“There is a strong connection between many lifestyle factors and the development of primary cancer,” says Jennifer Ligibel, MD, assistant professor of medicine at Harvard Medical School and senior physician at the Dana Farber Cancer Institute in Boston. But changing these habits isn’t always easy.
The leading culprit: tobacco. A smoker who has survived lung cancer, for example, is at a fivefold higher risk of developing laryngeal cancer. Other exposures that may increase second-cancer risk: heavy alcohol use (especially in smokers) and certain hormones, chemicals, and infections.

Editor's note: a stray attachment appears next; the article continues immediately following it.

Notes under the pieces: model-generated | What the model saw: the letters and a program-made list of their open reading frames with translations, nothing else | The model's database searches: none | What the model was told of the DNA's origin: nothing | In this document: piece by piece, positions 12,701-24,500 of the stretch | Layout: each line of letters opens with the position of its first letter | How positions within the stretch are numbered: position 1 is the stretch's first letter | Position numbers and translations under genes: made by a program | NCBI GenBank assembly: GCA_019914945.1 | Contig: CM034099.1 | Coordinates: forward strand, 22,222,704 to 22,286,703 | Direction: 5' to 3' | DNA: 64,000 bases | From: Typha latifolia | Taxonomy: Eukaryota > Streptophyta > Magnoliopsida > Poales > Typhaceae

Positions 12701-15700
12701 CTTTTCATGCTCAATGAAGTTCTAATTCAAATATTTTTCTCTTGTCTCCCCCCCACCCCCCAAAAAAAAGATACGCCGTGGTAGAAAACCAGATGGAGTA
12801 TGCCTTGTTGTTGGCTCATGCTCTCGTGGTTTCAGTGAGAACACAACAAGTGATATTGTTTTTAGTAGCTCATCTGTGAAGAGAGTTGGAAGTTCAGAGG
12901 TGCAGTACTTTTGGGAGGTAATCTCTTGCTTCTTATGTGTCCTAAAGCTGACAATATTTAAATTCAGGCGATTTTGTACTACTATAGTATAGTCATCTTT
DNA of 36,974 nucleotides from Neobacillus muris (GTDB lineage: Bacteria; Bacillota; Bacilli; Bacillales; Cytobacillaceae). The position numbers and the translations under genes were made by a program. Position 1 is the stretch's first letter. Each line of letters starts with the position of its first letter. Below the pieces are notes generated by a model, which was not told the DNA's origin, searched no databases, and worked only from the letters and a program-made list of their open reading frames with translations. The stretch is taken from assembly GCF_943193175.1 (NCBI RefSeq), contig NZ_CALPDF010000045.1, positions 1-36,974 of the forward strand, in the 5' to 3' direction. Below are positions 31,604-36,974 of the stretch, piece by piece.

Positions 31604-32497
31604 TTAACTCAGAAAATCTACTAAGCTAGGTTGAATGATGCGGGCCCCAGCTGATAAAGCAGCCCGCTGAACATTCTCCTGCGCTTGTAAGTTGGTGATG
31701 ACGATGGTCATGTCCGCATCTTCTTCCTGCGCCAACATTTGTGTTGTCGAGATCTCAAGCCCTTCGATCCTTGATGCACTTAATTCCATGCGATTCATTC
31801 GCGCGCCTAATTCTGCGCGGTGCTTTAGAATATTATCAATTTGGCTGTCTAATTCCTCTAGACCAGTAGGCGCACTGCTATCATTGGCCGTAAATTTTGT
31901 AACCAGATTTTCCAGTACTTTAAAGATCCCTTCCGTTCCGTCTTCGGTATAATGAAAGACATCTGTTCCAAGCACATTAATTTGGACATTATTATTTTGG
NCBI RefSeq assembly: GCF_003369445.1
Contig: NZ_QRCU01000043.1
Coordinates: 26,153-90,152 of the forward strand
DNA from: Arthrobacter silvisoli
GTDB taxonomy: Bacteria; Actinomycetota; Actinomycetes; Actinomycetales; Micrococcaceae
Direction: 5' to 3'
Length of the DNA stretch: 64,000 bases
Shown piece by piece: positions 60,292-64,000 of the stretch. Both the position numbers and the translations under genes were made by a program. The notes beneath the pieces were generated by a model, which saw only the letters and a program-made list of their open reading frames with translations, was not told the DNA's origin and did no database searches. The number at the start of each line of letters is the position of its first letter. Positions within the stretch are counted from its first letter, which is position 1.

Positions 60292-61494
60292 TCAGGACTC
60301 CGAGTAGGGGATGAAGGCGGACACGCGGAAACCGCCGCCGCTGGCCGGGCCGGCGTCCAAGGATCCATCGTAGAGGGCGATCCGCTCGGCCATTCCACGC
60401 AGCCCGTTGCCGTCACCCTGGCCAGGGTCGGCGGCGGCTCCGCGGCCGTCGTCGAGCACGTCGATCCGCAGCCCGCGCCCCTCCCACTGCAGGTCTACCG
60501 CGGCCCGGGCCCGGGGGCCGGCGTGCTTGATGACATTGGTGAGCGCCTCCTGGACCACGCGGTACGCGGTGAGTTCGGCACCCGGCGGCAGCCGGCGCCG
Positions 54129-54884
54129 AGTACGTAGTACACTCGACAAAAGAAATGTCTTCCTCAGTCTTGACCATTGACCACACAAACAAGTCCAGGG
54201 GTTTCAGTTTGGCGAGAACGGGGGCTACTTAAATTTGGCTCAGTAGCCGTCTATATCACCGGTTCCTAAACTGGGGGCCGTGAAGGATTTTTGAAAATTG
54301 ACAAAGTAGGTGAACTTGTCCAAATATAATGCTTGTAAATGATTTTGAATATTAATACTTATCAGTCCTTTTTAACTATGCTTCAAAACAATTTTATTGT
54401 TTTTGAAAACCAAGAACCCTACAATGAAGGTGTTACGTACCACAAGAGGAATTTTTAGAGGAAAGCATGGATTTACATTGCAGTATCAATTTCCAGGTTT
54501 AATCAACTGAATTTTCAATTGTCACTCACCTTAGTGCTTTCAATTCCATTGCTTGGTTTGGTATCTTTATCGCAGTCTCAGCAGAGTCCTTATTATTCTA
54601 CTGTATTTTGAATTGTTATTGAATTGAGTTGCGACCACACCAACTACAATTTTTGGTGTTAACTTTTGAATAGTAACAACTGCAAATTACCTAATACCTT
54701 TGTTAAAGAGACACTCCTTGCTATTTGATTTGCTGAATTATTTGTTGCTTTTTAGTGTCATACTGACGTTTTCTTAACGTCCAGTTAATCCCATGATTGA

What you can do: You can’t change your genetics or your medical history, but you can control health habits—diet, exercise, smoking, and alcohol consumption.